I think there should be some oversight, but I don't think PWDs should be made to jump through more hoops (and pay for a doctors visit) just to go on vacation.

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Old August 16th, 2005, 09:15 AM
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Default Re: Anyone stayed in an Accessible Stateroom before?

I always think those cabins should be left for those in need until final payments are due, then they are fair game, or so it seems to me.

When the cruise line needs a wheelchair accessible cabin, they will call and ask if you are able to change or if you do in fact need such a cabin. We had this experience but I'm sure it depends on the cruiseline and specific cruise line personnel.

Sometimes it is not a black and white situation. If you have had a knee injury or knee surgery for instance, you may need a wheelchair from time to time. Then a wheelchair accassible cabin may be a blessing but not totally necessary.This happened to us when David hurt his leg and we were very happy to have the wheelchair there for the days he was in the most severe pain.

That time we just had a standard cabin and it really did work fine with the two of us, but would not have worked so well for a single person I'm sure.
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Old August 16th, 2005, 09:52 AM
jknichols
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Default Re: Anyone stayed in an Accessible Stateroom before?

My sister and I were inquiring about booking a cruise a year in advance. When our travel agent found out that my sister has a disability, she asked us if we would like to book an accessible cabin. She said that we would be required to provide proof of her disability with either a doctor's note or a copy of her disabled parking placard.

We admitted to her that we were tempted by the larger size, but that we would rather book a standard cabin because her disability really doesn't require her to have larger space or a specially equipped cabin. Our TA then told us that we could waitlist the accessible cabin so that if a disabled person didn't book it, we would be first in line to get it when Celebrity released it to the general public.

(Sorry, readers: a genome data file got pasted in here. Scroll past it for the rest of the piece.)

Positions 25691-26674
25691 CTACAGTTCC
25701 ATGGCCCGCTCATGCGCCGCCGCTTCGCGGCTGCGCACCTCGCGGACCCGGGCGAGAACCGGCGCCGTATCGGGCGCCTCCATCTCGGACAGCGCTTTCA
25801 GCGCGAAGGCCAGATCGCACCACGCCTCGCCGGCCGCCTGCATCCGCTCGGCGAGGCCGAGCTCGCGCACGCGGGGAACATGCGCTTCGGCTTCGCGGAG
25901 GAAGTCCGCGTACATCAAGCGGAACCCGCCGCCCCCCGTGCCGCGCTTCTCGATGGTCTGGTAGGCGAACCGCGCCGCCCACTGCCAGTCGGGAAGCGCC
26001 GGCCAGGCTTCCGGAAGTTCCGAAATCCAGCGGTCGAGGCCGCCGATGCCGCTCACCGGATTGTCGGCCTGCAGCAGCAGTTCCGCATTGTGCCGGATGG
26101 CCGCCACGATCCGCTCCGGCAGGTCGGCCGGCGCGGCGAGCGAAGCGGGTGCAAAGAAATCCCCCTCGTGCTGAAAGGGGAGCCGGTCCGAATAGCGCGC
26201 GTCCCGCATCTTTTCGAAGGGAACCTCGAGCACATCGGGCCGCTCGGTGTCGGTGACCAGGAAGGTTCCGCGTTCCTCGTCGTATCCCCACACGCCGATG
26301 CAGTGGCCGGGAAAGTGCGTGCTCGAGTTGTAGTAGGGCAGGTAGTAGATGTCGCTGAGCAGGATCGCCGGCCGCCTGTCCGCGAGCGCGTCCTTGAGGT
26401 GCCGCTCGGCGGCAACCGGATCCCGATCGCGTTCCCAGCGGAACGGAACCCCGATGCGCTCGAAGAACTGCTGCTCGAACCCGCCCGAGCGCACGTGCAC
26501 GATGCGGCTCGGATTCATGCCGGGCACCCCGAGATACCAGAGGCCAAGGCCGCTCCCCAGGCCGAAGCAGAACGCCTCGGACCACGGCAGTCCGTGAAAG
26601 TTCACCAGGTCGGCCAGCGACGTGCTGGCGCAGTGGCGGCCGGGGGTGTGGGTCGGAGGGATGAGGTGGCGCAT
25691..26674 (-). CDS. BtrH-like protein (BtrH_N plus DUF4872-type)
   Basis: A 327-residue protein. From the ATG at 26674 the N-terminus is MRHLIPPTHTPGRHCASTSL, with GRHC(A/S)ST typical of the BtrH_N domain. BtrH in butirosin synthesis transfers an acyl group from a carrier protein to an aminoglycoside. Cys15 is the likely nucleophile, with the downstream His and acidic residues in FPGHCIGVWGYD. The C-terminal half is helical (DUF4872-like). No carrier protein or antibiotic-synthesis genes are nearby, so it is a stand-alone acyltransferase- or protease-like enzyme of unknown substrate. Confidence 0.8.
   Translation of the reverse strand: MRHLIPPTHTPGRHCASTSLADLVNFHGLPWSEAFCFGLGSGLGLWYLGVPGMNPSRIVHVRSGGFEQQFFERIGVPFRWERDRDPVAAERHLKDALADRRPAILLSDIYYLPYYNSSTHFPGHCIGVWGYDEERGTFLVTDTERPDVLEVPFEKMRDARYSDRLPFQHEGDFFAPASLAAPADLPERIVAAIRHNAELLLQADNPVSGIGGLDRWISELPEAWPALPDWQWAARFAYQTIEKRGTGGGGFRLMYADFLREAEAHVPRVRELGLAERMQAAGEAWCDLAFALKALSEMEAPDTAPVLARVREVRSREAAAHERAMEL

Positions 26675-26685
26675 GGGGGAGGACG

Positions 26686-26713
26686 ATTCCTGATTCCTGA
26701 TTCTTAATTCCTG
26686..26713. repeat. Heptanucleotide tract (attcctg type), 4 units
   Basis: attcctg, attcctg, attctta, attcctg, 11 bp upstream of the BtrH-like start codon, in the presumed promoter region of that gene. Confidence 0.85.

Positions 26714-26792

So it appears that at least early in the booking process (we were booking over a year in advance), the accessible cabins cannot be booked without proper proof, but later as the cruise draws nearer, it can be booked by anyone.
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Old August 16th, 2005, 12:07 PM
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Default Re: Anyone stayed in an Accessible Stateroom before?

We were wait listed on the Mercury for an accessible cabin. No one needed it, so we got it. We wanted it for the larger veranda it had, but also enjoyed the larger bathroom and space between the beds and other furnishings.
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Old August 18th, 2005, 11:04 PM
j h roman
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Default Re: Anyone stayed in an Accessible Stateroom before?

One big problem with most ships is that many or most of the accesible cabins are far forward or aft, making it VERY difficult to reach the elevator from 8-noon and 5-9 due to the steward's carts blocking the hallways. Too, if one is renting a wheelchair/cart commercially, it is necessary that the cruise be from and to the same port, in order to return it/them. Then, use of the lighters is difficult/impossible, so all ports should be at piers. Then, NOT the ship's fault, ,each port is different, accessibilty-wise. Few, if any, ship tours will accommodate a wheelchair and none a cart. Taxis or other port transportation is very iffy or non-existent. To the good side, we've found ship's crew extremely accommodating and more than willing to help us over any problem---once we have boarded the ship. Still, cruising is the best way to travel when you are disabled.